Pomegranate Pavlovas, My Way
Like everyone else, I love the way a pomegranate looks when it's split into half and its neat cross section of ruby seeds come tumbling out. To be honest, until this week, I couldn't quite remember what a pomegranate tasted like. It's not a fruit you buy to devour, as you would, say, a big juicy Navel orange or a fat, sweet peach. But since I chanced upon a pile of them in the supermarket's fruit section, I decided to pick up a couple and decide what to do with them when I returned home and consulted my cookbooks.
Surprisingly, none of my cookbooks yielded any recipes that featured pomegranates. And so I turned to my pile of Donna Hay magazines and Vogue Entertaining + Travel , where I found several recipes for a couple of cocktails, some salads, and a pretty trifle. Still, in my mind's eye, a beautifully shot picture of some luscious beads of pomegranate seeds atop snow white pavlovas repeatedly came up. And the picture in my vision was shot in a way that just screamed Nigella Lawson. So once again, I pulled out my copy of How To Be A Domestic Goddess , and there it was -- mini pavlovas with those fuschia seeds piled atop them.
As some of you know, I'm always slightly dubious when trying out recipes from the Domestic Goddess book. Sure, several recipes work beautifully; yet others render results so far removed from Nigella's brilliant descriptions of the dish (for example, her brownies and scones) that I now find myself wondering if it's worth the effort to try something new from it. However, I remembered a conversation I had with a friend about this and recalled her saying something about the pavlova recipe working for her. So I casted my doubts aside and jumped in, if anything, because the picture is the book was just so damn gorgeous.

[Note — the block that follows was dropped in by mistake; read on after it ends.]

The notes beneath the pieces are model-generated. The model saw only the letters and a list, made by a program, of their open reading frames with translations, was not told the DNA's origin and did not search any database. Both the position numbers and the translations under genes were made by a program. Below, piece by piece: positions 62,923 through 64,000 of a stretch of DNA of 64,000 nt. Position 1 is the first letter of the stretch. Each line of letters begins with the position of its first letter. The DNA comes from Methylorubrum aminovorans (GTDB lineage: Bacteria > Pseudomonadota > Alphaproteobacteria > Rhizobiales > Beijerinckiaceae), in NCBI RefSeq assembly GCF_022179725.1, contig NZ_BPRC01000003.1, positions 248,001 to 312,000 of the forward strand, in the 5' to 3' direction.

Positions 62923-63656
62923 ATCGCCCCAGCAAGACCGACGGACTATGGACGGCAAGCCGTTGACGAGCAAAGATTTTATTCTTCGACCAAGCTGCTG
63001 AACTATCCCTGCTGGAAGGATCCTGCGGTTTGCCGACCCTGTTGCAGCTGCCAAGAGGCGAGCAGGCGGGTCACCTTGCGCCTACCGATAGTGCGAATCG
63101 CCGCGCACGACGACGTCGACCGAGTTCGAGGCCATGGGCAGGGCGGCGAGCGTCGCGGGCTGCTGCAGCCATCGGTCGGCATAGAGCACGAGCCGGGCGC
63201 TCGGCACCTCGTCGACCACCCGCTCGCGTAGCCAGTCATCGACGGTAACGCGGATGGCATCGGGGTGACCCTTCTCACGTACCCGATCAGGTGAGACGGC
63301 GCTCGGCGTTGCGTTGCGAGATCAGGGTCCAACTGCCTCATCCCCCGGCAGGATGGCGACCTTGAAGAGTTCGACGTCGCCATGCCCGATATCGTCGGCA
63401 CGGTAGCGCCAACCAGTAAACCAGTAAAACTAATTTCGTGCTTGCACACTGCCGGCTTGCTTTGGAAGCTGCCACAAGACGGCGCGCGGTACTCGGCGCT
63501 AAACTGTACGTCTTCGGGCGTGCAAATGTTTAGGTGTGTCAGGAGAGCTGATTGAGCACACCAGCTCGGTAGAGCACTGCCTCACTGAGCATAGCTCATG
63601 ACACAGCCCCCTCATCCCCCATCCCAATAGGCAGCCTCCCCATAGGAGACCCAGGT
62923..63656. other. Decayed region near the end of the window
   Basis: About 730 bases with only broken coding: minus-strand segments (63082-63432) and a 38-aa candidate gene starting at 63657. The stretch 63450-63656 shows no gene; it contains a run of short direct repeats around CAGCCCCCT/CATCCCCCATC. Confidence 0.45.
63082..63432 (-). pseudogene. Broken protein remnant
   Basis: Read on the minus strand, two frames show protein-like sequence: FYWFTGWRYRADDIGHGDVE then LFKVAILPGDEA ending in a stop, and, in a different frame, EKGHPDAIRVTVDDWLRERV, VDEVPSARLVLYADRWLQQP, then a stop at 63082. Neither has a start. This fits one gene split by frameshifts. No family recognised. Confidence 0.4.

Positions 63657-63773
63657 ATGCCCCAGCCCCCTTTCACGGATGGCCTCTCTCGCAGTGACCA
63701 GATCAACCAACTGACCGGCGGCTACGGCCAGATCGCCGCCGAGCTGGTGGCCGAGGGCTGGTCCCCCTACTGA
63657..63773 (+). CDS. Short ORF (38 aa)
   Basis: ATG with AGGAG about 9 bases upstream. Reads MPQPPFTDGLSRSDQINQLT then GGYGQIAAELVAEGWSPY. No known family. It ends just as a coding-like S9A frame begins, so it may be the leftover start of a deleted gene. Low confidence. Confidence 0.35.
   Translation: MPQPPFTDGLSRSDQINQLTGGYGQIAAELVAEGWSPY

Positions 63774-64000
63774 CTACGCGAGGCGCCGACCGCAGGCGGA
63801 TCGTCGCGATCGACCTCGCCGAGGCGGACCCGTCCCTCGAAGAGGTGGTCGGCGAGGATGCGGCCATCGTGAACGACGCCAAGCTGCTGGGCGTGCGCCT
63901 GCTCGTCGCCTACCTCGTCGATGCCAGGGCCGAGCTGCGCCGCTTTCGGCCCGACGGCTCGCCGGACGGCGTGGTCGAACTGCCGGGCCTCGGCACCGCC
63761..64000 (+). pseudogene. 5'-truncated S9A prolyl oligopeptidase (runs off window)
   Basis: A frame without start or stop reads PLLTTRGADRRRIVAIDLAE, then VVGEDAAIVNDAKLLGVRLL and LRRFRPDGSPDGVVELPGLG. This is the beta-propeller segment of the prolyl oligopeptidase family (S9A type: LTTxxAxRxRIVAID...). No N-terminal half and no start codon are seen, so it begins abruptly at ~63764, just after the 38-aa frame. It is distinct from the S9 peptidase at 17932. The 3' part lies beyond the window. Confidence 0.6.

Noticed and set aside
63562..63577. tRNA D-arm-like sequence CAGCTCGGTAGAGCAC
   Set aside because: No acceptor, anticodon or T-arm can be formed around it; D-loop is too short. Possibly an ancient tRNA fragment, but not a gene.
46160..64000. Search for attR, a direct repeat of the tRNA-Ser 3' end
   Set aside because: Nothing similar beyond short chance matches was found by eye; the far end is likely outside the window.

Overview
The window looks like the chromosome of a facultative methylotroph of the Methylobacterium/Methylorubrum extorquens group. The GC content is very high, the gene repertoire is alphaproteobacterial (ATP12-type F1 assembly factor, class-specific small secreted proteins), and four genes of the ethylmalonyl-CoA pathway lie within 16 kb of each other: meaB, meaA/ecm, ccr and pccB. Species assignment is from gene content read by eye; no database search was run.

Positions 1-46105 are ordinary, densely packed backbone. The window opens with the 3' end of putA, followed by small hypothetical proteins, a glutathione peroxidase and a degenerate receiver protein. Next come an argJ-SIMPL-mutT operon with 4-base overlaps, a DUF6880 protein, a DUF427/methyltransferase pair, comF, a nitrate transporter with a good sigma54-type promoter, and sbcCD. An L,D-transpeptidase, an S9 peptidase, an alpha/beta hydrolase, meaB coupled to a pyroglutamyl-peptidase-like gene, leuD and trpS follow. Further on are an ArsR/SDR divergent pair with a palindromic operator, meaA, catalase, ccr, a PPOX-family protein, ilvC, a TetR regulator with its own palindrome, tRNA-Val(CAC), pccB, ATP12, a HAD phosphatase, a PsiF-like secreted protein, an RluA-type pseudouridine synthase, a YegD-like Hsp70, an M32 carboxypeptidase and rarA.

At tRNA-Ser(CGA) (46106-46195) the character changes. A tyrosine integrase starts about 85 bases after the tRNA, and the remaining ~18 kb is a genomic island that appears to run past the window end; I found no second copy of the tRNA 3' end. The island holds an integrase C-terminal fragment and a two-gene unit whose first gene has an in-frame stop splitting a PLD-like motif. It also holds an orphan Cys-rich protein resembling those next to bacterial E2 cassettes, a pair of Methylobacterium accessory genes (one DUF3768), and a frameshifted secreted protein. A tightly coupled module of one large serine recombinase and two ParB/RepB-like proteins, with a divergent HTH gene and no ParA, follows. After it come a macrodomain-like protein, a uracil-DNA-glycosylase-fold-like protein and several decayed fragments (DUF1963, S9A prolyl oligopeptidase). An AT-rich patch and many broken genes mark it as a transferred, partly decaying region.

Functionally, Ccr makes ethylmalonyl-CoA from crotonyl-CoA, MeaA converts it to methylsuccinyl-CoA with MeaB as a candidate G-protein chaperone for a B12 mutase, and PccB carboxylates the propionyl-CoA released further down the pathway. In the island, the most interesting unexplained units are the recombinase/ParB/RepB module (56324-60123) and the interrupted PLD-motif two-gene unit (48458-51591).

I am happy to report that the recipe was indeed a foolproof one. But alas, this time, the fault lay with my oven. Because I live in a rented apartment, I don't have a "proper" oven - i.e. one of those Miele/Aga numbers that is embedded below the stove and amongst the kitchen cabinets. Instead, I have a smallish DeLonghi freestanding oven that, I must say, has been so good to me over the years. Anyways, because the oven is small, the heat tends to get extremely close to the food in it. Therefore, if a recipe calls for an oven at a temperature of 180 degrees C, I tend to set it at 170 degrees and bake the confection for slightly longer. I made two batches of pavlovas and both of them turned, well, a muted shade of beige -- a hue that looks great on soft furnishings, but not quite flattering on a pavlova. With the second batch, I turned the oven down to about 120 degrees but I still got a batch of light beige discs and thus concluded that the heat in my oven is just way too close for me to ever get pristine white pavlovas that don't fall flat.
Still, the beige pavlovas tasted pretty good and had a wonderfully light texture. So when they cooled, I topped them with a small pillow of unsweetened whipped heavy cream and a handful of pomegranate seeds. Like a mother who finds its hard to see the ugly side of her children, I still thought my beige, white and pink pomegranate pavlova dessert was quite pretty. Perhaps when I, ahem, grow up, and afford my own apartment and kitchen, I'll finally turn out a flawless batch of ivory pavlovas. Till then, these beige ones will just have to do.